- Obama’s regulatory agenda will cost U.S. economy $143B next year: report
- Patriot Act author on James Clapper: Fire, prosecute him
- Russia P.M. Medvedev: No amnesty for political prisoners
- Michigan GOP Senate hopeful reminds government is the ‘servant’
- Christmas, by Congress: Members mull a 15-cent tax on trees
- U.S. unemployment falls to five-year low of 7 percent; 203K jobs added
- World mourns Nelson Mandela and celebrates his life; burial set for Dec. 15
- Bill O’Reilly reminds: Nelson Mandela ‘was a communist’
- John Boehner says GOP should support gay candidates: ‘I do’
- Grass-Whopper: Pan-fried cricket burgers go over big in New York City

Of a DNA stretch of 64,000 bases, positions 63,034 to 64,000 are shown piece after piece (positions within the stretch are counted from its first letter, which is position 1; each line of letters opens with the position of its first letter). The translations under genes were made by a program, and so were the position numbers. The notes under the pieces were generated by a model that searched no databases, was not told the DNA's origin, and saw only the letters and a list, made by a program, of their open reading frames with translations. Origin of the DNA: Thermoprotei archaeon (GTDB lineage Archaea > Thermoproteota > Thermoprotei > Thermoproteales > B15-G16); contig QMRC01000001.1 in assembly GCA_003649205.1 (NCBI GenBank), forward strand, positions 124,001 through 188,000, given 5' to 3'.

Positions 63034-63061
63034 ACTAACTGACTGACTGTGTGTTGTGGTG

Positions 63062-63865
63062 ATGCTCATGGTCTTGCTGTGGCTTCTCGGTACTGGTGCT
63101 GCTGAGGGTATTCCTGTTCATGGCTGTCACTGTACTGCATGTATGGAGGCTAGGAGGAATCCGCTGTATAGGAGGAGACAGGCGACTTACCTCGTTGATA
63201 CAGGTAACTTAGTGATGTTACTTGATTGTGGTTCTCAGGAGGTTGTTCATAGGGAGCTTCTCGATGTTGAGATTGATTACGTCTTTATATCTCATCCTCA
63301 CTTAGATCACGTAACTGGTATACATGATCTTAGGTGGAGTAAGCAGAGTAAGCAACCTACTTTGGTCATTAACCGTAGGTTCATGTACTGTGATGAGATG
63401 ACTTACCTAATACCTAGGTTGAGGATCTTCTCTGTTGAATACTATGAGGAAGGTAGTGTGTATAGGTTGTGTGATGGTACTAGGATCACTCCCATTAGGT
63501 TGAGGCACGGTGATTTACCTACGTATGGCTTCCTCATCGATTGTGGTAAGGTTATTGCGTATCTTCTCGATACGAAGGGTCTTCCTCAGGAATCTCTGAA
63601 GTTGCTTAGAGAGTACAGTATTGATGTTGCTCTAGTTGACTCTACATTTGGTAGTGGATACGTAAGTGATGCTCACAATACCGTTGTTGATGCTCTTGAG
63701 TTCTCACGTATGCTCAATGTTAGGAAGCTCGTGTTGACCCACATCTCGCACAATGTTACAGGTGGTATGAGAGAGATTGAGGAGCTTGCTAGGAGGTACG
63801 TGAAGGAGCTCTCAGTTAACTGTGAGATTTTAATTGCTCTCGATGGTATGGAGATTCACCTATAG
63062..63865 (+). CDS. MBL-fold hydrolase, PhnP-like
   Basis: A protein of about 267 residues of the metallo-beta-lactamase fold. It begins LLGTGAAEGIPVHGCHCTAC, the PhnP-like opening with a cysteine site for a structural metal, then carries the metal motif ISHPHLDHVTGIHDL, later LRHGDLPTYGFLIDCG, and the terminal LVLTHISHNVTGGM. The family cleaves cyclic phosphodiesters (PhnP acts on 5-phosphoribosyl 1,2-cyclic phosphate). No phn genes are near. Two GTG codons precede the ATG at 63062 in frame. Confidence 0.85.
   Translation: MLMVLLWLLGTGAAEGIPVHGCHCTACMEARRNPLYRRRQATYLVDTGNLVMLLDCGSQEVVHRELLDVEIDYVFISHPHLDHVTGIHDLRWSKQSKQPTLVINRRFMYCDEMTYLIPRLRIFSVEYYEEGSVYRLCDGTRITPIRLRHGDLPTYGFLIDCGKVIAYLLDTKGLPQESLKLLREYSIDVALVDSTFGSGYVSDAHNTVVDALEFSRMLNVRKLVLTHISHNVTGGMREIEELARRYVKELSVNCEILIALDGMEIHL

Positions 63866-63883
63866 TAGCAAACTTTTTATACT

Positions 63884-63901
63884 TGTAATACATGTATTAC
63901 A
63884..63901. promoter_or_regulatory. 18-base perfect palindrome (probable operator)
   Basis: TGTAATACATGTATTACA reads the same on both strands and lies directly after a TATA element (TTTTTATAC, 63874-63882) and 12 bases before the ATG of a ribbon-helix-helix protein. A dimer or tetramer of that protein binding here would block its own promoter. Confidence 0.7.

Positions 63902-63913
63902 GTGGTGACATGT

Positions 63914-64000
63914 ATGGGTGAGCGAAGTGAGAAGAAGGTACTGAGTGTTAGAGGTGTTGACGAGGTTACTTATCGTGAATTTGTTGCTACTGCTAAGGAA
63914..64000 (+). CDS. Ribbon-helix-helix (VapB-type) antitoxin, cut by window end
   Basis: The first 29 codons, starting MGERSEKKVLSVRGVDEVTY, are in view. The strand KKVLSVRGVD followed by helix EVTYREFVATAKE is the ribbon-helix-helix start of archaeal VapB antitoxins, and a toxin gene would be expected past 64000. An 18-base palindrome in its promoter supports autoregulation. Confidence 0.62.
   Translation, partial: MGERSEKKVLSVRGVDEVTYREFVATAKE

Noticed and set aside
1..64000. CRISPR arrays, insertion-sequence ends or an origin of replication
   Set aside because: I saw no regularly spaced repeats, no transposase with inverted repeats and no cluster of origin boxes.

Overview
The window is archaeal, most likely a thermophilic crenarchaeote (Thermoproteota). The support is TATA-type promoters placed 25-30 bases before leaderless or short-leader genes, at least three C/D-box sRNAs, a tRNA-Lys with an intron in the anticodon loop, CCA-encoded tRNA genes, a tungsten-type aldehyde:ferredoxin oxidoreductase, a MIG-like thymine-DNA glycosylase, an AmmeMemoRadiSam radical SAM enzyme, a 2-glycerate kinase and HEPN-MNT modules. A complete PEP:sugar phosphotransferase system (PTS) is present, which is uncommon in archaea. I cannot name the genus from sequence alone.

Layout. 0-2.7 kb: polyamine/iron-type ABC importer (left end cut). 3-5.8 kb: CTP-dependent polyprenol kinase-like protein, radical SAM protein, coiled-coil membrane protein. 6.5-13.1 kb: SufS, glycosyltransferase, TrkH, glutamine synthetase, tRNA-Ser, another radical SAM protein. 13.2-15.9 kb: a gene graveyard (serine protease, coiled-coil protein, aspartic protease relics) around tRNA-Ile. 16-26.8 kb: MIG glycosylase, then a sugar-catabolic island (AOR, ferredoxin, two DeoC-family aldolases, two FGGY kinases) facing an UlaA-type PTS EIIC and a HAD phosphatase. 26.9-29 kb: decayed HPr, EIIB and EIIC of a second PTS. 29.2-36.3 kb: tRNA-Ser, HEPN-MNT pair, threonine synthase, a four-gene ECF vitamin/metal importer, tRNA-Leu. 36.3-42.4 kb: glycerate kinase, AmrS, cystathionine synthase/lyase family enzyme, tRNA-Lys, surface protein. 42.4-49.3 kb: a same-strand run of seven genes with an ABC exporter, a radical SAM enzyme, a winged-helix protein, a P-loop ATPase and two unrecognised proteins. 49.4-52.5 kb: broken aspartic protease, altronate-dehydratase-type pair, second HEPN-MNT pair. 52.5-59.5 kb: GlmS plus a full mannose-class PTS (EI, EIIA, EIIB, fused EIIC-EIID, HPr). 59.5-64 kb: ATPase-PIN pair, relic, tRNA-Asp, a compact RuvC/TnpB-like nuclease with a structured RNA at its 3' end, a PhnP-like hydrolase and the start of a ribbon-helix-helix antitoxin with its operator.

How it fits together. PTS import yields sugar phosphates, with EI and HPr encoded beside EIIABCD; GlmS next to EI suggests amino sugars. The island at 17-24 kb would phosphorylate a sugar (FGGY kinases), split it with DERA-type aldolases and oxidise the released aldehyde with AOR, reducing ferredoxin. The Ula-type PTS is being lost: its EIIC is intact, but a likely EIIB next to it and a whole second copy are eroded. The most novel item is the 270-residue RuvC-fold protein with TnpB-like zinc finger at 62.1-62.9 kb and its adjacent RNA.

Independent voices from the The Washington Times Communities
Topic - Mike Birbiglia
In the opening of Martin Moran's new solo play, "All the Rage," an introspective but lively memoir, the performer tells the story of a bitter family argument and how he attempted to manage his emotions by inwardly reciting his "latest mantra," an ancient Sanskrit proverb.
Most romantic comedies tell the story of two people coming together. But "Sleepwalk With Me," a power-nap-length comedy about an itinerant comedian's interlocking struggles with his career and relationship, offers a negative image of the familiar rom-com story: It's about two people who are already together and the ways they fall apart.
Hollywood may have run out of summer hits, but an anti-Obama documentary is helping to fill the gap.
Much of the best comedy derives from personal pain, and comic turned filmmaker Mike Birbiglia deftly transposes his stand-up routine to the big screen in "Sleepwalk With Me."
A sportswriter, an essayist and a playwright-comedian are this year's finalists for the Thurber Prize for American Humor.